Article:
If you're allergic to grinding, you can basically bypass it entirely thanks to Hi-Rez's business model. The game is 100% free-to-play, but you can opt to unlock classes, class perks, and gear via the cash shop. If you play Ascend in small chunks amounting to a couple of 20-minute matches per day like I do, then it will take you a good long while to max out every class.

If instead you play Tribes all day every day, you'll still have a few weeks of grinding in front of you if your goal is to see it all without spending a dime. I hesitate to use the word grind, though, because Hi-Rez has made such an engaging/addictive game that it's hard to feel the effects of the tedium that reigns supreme in your average online multiplayer title.

It's also worth noting that any progress you make in the beta phase will carry over to release, since Hi-Rez has no plans to wipe characters when it officially rolls out the welcome mat.

Tribes: Ascend - Diamond Sword grav bike
Why we fight

Playing Tribes is like starring in your own sci-fi John Woo bullet ballet, and while I'm one of those old-school types who rolls his eyes at the thought of watching someone livestream an MMO (I can just go play it myself, yo), I would watch people play Ascend for hours at a time if my schedule allowed for it.

This game's action is frenetic and operatic all at once, and after spending a couple of months both viewing and playing the closed beta, I'm in complete agreement with Hi-Rez COO Todd Harris when he says that none of the current e-sport juggernauts can compare with Tribes in terms of compelling action and YouTube-friendly moments. Lots of shooters have hyper-stylized gunplay, but Tribes' version of it happens in real time, and seeing someone pull off an aerial kill or a ludicrous-speed flag-grab is almost as much fun as doing it yourself.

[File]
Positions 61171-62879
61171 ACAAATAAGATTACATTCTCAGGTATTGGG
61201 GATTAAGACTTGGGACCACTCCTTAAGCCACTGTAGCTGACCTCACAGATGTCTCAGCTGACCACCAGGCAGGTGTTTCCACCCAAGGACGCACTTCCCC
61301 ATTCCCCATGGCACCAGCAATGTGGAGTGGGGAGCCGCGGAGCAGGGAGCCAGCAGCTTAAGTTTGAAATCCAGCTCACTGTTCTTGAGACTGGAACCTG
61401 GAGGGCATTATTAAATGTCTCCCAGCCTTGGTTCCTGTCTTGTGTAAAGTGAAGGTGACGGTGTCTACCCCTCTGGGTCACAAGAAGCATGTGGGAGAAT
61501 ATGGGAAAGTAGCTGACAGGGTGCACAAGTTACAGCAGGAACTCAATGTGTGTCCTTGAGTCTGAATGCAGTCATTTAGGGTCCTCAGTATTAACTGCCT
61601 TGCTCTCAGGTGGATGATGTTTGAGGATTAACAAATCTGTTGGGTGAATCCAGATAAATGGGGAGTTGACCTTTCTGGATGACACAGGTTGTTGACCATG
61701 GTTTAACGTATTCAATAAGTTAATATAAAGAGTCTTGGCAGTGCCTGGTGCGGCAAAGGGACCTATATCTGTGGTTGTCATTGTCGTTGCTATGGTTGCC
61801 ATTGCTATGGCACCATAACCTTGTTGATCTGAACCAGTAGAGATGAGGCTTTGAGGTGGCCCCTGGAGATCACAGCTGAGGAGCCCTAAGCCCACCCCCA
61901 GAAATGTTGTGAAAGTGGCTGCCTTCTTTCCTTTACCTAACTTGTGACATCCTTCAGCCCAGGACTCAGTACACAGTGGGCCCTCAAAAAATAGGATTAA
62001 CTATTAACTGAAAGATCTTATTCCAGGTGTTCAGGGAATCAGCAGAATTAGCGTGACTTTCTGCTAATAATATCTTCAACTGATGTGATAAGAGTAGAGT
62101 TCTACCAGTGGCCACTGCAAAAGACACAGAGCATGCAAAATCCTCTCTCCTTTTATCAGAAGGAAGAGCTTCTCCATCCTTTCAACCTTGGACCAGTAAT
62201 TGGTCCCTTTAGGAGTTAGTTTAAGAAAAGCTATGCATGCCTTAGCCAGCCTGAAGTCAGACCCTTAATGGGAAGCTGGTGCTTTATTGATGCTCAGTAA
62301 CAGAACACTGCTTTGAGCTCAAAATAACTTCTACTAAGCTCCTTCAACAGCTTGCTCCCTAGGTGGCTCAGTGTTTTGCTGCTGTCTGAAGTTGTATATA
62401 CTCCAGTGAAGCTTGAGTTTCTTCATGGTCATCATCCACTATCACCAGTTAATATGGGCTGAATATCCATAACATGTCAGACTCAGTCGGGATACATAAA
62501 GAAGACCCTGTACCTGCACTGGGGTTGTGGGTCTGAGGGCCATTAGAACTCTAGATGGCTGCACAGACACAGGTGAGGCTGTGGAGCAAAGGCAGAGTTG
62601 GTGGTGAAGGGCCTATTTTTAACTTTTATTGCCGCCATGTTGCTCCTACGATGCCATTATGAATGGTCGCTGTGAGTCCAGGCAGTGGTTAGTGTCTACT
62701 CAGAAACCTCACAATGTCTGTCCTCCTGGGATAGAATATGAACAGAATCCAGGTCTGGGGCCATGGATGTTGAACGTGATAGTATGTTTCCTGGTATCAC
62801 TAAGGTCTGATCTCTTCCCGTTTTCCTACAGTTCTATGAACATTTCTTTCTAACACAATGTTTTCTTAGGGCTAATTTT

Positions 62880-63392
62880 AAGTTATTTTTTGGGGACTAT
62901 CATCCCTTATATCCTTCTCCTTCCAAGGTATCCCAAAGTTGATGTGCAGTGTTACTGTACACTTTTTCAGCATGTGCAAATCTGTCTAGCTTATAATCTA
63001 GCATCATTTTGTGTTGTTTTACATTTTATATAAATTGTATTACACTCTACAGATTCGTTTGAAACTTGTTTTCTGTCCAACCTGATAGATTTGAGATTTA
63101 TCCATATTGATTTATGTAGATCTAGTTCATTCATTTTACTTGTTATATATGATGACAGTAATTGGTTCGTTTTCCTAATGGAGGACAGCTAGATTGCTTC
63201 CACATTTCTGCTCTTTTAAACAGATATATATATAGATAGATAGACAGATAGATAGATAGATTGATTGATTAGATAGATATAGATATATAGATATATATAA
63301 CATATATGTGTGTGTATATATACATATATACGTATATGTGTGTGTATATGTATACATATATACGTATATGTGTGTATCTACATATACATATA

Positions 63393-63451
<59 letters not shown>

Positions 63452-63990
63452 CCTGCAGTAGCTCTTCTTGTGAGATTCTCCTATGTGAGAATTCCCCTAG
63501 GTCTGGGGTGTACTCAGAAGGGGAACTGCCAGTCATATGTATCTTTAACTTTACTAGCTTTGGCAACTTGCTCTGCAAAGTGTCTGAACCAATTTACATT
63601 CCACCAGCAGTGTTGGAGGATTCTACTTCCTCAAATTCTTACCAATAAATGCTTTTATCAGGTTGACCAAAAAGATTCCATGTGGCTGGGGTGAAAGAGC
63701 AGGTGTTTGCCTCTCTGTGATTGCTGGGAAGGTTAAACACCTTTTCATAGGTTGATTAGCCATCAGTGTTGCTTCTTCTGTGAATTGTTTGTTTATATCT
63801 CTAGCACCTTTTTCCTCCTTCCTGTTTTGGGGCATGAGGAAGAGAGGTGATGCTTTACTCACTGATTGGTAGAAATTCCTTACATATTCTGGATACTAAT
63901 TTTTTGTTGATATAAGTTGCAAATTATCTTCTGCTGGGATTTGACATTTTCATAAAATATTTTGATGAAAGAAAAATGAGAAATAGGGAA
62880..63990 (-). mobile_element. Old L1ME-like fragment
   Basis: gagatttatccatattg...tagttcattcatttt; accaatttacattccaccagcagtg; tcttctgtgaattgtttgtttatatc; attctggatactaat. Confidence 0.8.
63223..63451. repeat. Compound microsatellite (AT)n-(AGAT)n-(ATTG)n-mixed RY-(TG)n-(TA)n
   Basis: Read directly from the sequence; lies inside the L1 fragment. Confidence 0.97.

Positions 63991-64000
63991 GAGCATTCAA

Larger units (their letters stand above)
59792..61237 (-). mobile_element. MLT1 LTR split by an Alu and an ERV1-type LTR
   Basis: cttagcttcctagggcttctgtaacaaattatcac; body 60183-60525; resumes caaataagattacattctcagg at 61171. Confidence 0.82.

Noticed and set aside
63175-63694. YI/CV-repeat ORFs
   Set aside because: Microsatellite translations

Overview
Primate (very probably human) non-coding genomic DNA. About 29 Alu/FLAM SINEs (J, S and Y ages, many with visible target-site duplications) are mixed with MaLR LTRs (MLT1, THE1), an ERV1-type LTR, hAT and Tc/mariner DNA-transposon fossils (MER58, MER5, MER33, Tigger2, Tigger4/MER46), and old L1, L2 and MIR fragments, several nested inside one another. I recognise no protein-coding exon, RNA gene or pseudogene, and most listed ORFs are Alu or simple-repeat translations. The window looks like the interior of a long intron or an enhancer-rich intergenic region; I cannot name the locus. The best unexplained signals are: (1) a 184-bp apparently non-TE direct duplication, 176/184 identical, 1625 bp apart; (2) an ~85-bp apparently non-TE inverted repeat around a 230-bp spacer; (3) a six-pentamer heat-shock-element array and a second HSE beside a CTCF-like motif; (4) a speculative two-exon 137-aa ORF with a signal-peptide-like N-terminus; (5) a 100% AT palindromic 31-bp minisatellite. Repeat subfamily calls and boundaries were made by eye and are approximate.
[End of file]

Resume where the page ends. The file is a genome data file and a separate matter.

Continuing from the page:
The compulsion to play "just one more" is quite strong, too, and I imagine it only gets stronger if you're running with a group of regulars (thus far I've been going it solo and partaking of the public match queues, whereas the game's full-fledged release will feature ranked matches, private clan servers, etc.).

In addition to the newly open beta, Hi-Rez is also dropping a load of fresh content into the game this week. First and foremost is the new arena deathmatch gametype, which comes complete with two brand-spanking-new maps (Lava Arena and Air Arena). Next up is the new Temple Ruins map for capture-the-flag games, followed by the Inferno map for team deathmatch.

The Soldier class is getting some love in the form of new unlockable items (a proximity grenade and utility pack), and the Doombringer and Brute classes will feature the latest in 33rd century battlefield fashion (i.e., new default armor suits). There's more in the patch roundup, and Hi-Rez also notes that it is expanding server capacity to support booming communities in both Brazil and Asia.

Normally in these impression pieces I'll find something to harp on, whether it's a major problem with the game or it's more of a nit-picky thing that helps balance out my overall opinion. With Tribes, though, the unavoidable truth is that I enjoy everything about it. It could use some tweaks here or there (especially in relation to flag placement and base utilization), but when it comes to team shooters, I'm hard-pressed to think of one I'd rather play.

The Firing Line's Jef Reahard has a twitchy trigger finger, a love of online shooters, and an uncanny resemblance to Malcolm Reynolds. OK, maybe not, but at least if he ever kills you, you'll be awake, you'll be facing him, and you'll be armed.